Freelance work, though, is such a fluid thing these days when it comes to 'location'. You do a job in one country for a company that's based in another country and the money comes through a subsidiary or contractor in a third country. No wonder accountants are happy.
posted by riviera at 9:29 PM on February 23, 2004


specialk: but enforcement of work visas is nothing new. People have been getting kicked out for working on non-work visas for eons. You don't need to remember to lie to the customs/immigration inspectors (which isn't real smart anyhow, since on the off chance you're caught out, Bad Things happen). You just have to get a work visa, of all things, to work in the US.
posted by ROU_Xenophobe at 10:20 PM on February 23, 2004


The really funny thing about this is the way hairs are split about "work" vs. "meeting". My partner flew to the States last month for a meeting, but said at immigration it was "business". Mind, he's really clever about the rules (Fullbright scholar in US for grad school) and had recently replaced his passport to be up to the latest requirement. The problem revolved around semantics of "business" vs. "meeting" (his native language is Dutch). Once the name of his employer was mentioned, the bells rang, the birds sang, and the gate opened up (can you say corporatism, boys and girls?).

Where the US is really STUPID in such situations, is the utter waste of sending someone like this on the next plane back. Instead they should have fined him a nice penalty (hey, the US is broke!) and let him go on his way with a warning. Call it a stupidity tax, if that makes you feel superior. How much would it be worth YOU to avoid that night in jail and premature return flight, not to mention, the missed meeting?

To be sure, I am certain that if Joost had been moving there, he would have sorted this all out with the US embassy/consulate, prior to travel. Most countries require this advance process, some let you attend this after you arrive. Its probably safer to do before departure.

Information provided by employers CAN NOT BE TRUSTED! When we moved to Germany, we discovered the HR idiot had simply asked an alleged "expert" about my requirements to live in Germany, and gotten totally wrong information. We had no idea they had not consulted the appropriate government office. Fortunately, we found a way to make things work.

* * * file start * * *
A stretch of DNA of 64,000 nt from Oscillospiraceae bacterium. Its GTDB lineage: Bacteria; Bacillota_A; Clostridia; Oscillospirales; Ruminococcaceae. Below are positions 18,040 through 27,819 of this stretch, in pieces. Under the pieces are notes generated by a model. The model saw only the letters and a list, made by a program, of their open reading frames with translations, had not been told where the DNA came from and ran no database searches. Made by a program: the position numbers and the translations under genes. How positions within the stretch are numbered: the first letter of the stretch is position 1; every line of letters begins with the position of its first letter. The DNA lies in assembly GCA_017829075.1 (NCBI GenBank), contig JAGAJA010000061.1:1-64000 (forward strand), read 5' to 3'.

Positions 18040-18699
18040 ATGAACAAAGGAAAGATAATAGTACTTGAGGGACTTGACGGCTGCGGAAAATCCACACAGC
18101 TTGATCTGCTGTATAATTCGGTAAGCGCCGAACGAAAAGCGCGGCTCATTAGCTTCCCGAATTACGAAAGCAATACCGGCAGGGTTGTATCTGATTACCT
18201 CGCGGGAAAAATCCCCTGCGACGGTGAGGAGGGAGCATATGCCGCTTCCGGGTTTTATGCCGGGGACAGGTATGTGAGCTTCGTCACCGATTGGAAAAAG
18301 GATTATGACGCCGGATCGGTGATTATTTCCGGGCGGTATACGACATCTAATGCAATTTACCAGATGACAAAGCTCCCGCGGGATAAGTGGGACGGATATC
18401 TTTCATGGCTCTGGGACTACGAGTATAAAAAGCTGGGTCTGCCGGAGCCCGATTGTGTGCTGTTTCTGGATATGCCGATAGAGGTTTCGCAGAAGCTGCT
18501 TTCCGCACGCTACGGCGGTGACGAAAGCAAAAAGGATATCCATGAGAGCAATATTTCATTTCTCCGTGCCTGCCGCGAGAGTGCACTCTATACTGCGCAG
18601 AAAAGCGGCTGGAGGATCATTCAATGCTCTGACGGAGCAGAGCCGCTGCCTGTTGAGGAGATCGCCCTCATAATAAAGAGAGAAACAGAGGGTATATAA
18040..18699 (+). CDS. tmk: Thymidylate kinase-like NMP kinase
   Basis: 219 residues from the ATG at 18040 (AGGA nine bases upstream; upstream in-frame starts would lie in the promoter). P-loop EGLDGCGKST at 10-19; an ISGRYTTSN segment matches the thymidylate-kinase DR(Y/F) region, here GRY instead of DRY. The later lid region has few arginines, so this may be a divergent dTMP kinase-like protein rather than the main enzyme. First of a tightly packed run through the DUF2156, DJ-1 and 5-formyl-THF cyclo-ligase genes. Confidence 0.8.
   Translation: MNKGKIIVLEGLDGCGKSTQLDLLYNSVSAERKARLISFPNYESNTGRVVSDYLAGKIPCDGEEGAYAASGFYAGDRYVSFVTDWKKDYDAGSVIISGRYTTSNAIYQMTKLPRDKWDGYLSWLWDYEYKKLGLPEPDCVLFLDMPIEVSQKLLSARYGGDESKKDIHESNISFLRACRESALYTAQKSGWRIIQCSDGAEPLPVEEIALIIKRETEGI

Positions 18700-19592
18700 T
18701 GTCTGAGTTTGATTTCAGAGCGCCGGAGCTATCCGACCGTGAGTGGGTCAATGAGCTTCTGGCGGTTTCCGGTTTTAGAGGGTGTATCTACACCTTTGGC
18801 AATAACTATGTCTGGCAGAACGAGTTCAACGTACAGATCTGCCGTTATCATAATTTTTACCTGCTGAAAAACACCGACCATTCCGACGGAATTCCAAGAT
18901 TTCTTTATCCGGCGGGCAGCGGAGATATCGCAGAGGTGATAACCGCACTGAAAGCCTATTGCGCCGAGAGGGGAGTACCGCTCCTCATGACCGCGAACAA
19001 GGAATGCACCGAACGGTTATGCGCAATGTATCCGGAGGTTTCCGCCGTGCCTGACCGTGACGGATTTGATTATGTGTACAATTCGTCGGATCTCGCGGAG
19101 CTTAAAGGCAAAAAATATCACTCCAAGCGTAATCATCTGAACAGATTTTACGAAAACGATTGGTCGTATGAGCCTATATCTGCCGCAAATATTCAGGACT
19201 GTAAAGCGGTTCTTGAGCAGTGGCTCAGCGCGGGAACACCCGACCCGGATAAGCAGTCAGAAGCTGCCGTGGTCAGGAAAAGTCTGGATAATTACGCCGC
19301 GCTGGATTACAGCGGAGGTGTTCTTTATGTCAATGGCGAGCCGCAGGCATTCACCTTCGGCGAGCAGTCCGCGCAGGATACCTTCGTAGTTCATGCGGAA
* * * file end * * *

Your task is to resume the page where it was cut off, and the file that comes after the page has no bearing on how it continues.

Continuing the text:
posted by Goofyy at 2:05 AM on February 24, 2004


the post was simply a reminder of how communist-bloc like fortress america has become

Yes, we protect our borders against people who don't even try to follow the rules, and admit that they haven't tried, and very clearly think nothing of it. Next step: gulags!

I'm with the no sympathy crowd, but then I carry my passport for a day trip to Niagara Falls and spent twenty minutes roaming around the Gare de Lyon just to be sure that I wasn't illegally smuggling myself into France by travelling in on Eurostar. Giving a damn about another country's rules on immigration when travelling internationally isn't just common courtesy, it's common sense, and it can spare you a night in a holding cell.

It also seems to me that Mr. Joost should be glad that his immigration violation didn't occur at Miami International which has its own holding cell in a dark, dank part of the airport with extremely questionable cleanliness and sanitation and absolute privacy for rogue immigration agents who might want to take their frustrations out on detainees in a less than appropriate manner.
posted by Dreama at 2:28 AM on February 24, 2004


Instead they should have fined him a nice penalty (hey, the US is broke!) and let him go on his way with a warning.